A live sentiment analysis from last night’s EU referendum “debate” last night has revealed UK Independence Party leader Nigel Farage to be the winner, being more popular with his own side, and more popular with undecided voters than the Prime Minister.
The Times newspaper’s Red Box Pulse had a sample of 2,500 people last night who were asked to rank each politician up or down, live during the programme.
The final results revealed that Mr. Farage had an average rating of 94 per cent among Leavers, 15 per cent among Remainers and 63 per cent among Undecideds.
Mr. Cameron managed only 86 per cent among Remainers – his own side – with 29 per cent among Undecideds and just 4 per cent with Leavers.
That the UKIP leader was more popular with Remainers than Mr. Cameron is with Leavers will come as a boon to him, his party, and the Leave campaign. Many of the ‘Vote Leave’ crowd had expressed concern that Mr. Farage would not be able to be popular with those who have not decided how they’d vote yet.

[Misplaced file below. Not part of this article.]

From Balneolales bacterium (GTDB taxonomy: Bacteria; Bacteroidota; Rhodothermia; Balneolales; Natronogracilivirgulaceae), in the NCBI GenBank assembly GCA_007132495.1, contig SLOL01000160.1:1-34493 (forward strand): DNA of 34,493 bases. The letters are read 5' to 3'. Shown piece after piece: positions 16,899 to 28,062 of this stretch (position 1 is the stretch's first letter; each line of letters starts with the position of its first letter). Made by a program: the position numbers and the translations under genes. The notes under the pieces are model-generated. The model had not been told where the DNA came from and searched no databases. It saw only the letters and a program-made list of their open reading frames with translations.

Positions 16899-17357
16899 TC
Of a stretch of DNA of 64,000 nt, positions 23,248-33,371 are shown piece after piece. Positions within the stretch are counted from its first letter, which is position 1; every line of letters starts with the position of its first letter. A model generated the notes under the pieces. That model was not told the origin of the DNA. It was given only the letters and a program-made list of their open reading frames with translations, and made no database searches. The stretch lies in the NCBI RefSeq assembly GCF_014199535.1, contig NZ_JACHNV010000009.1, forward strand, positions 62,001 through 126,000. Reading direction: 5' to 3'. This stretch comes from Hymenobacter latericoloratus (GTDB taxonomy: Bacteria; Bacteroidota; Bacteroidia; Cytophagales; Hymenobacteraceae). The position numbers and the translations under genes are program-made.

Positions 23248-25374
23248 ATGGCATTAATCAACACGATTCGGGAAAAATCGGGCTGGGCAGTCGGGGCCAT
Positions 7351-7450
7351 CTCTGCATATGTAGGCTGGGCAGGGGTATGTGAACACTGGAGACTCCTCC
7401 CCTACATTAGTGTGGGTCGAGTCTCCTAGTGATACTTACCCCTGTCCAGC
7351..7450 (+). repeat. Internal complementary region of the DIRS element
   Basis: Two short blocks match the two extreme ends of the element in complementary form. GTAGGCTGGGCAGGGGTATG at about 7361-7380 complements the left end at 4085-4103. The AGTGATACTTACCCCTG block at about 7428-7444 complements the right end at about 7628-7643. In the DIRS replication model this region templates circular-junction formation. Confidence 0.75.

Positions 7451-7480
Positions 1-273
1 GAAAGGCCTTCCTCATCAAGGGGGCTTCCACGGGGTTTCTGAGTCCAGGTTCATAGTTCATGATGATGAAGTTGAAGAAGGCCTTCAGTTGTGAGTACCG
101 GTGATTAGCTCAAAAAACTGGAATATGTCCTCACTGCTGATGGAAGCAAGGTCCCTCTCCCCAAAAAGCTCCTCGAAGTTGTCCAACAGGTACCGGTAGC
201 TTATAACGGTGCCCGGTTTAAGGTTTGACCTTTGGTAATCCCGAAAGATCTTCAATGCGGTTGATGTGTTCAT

Red Box notes: “Women were more positive than men when Farage declared: ‘I’m sorry we’re British we’re better than that.'”
They also highlighted that Mr. Cameron had two spikes in approval among Leavers, Undecideds and Women… “When he spoke of his “frustrations” with Brussels, and when pressed on whether he was “finished” as prime minister regardless of the outcome on June 23.”
“What I have said, having promised this referendum, having arranged this referendum, I said I would accept your instructions. I think it’s very important that people’s individual careers and futures don’t get caught up in this vote. I want everyone to focus very clearly on the choice,” he said.
The news media has failed to pick up on these Pulse results so far, with most focusing on Mr. Farage’s clash with a black woman who has now been revealed as a Huffington Post blogger.
Speaking to Talk2MeRadio, Sky’s Adam Boulton highlighted how the company used a reputable polling company – Survation – to ensure its audience last week was balanced.
Breitbart London understands that ITV did no such thing, with the company’s producers handpicking the audience themselves instead.